We can’t change the world by ourselves. We need ordinary, cranky, thoughtful, and creative accomplices for this absurdly daunting task. To envision transformation, to take action, to weather the inevitable storm—groups generally do this better than single individuals, however rugged they may be.
So far I’ve been part of two circles that thrived on this kind of group wisdom and gumption. In the early 1980s I found my way into Spirit Affinity Group, a band of graduate students in Berkeley that resisted the nuclear arms race and the U.S. wars in Central America. For several years we conjured up one dramatic, nonviolent action after another. It was exhilarating to engage in a conversation with the larger community about war and peace using the most powerful language at our disposal: our vulnerable and unarmed bodies. Many of these public performances netted us from a few days to a few weeks in jail, and here, again, being in a group came in handy. There was always somebody to water the plants or call your boss, or—when things got a bit too heavy—to help you walk on into the unknown.
The second magic circle I’ve been part of is Pace e Bene Nonviolence Service. This training and nonviolent action outfit has endured for two decades, not so much because of its organization acumen (if, as Dorothy Day suggested, precariousness is a virtue, Pace e Bene has been exceedingly virtuous) but because of the connectedness and enduring care that has crept in. I guess you could call it love.
This past week Peter Ediger died. Peter was an indispensible part of Pace e Bene’s ensemble for many years. Based in Las Vegas, where Pace e Bene was founded in 1989, he brought to our community a lifetime of experiments in nonviolent change. Born in 1926 and reared a Mennonite, Peter was a conscientious objector during World War II, and then was actively involved in numerous campaigns for justice and peace.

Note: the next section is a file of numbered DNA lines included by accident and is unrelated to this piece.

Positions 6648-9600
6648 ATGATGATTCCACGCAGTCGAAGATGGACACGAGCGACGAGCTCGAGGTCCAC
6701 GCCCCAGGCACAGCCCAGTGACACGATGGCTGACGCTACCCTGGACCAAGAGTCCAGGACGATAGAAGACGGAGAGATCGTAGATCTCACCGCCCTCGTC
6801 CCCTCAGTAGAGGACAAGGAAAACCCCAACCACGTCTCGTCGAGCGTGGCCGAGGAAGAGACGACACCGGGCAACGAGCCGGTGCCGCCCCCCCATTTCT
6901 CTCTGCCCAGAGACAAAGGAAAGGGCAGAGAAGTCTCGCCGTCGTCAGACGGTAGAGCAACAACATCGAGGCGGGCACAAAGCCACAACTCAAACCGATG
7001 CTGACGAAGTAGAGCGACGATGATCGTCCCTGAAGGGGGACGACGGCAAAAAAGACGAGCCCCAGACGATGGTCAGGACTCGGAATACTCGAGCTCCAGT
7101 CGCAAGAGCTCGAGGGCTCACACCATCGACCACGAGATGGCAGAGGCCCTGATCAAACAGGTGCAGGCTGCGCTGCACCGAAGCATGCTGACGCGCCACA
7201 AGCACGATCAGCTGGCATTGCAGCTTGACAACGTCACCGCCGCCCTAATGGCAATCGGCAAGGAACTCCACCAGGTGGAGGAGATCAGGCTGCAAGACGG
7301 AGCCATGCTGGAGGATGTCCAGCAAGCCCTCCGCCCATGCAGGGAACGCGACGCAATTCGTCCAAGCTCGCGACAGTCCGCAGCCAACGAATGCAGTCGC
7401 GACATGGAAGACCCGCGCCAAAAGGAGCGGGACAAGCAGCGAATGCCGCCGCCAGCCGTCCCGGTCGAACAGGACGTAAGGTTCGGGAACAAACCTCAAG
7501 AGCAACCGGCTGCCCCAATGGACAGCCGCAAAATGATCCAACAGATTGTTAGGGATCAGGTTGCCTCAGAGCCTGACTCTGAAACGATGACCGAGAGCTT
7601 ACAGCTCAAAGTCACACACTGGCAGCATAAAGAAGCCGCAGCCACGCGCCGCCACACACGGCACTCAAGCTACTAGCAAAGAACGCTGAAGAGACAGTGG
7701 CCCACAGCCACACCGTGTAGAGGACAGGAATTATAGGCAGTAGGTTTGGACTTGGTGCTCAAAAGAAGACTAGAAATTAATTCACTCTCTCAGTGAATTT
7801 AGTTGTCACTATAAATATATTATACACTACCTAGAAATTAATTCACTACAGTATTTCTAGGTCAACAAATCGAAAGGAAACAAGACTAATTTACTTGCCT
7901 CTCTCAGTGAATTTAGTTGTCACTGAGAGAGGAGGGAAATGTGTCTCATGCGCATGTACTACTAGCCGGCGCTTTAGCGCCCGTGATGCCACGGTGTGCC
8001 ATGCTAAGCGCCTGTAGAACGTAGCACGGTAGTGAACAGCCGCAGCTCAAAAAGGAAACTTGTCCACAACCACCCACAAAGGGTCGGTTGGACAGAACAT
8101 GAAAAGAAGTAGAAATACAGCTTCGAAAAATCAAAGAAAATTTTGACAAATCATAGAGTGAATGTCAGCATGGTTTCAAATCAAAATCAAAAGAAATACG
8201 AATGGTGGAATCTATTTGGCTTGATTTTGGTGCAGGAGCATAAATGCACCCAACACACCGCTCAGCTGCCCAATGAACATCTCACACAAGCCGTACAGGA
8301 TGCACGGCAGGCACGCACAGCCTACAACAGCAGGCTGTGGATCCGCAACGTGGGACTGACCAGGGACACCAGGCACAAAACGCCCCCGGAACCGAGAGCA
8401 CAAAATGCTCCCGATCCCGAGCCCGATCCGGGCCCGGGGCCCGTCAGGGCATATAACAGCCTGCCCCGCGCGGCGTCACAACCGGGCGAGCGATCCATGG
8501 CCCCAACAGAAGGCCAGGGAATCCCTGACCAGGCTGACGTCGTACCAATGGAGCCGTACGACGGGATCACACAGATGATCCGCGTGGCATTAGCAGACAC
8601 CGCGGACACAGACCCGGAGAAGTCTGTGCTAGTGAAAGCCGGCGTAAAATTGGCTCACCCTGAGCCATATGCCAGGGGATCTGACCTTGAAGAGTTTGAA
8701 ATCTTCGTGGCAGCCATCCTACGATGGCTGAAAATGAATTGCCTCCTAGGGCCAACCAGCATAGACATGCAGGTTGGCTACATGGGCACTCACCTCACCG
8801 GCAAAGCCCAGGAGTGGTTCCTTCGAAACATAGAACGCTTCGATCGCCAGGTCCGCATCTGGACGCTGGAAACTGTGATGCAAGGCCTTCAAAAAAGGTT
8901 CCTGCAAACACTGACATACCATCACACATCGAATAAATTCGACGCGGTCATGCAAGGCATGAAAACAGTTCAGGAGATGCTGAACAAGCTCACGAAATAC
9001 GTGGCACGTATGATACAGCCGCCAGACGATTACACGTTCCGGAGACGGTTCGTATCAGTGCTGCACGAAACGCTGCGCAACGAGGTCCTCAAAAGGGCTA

One of these was the Nevada Desert Experience, which organized thousands of arrests at the Nevada Test Site in the 1980s and 1990s calling for the end to nuclear testing and building momentum for the Comprehensive Test Ban Treaty. Years later Peter reflected on these waves of civil disobedience at the gate of the test site: “At the crossing… there was hugging and crying. It represented a crossing of a line spiritually, soul-wise, saying a more clear ‘yes’ and ‘no.’ It represents a ‘going forward.’”
For Peter, nonviolent action was a spiritual journey rooted in articulating a more clear “No” and “Yes”: No to empire; Yes to the well-being of all. No to poverty; Yes to economic equality. No to weapons of mass destruction; Yes to meeting the needs of all. He was an inextricable part of the experiment Pace e Bene has been modestly conducting: Is it possible to put love in action to transform ourselves and to change the world? For Peter this was an ever-burning question.
At Pace e Bene Peter was a jack of all trades. He filled book orders; he organized fundraising letters; he kept our small office here in Nevada going. But he also was part of a weekly peace vigil and actively took part in the emergent anti-drones campaign focused on the drone operations at Creech Air Force Base forty miles north of Las Vegas.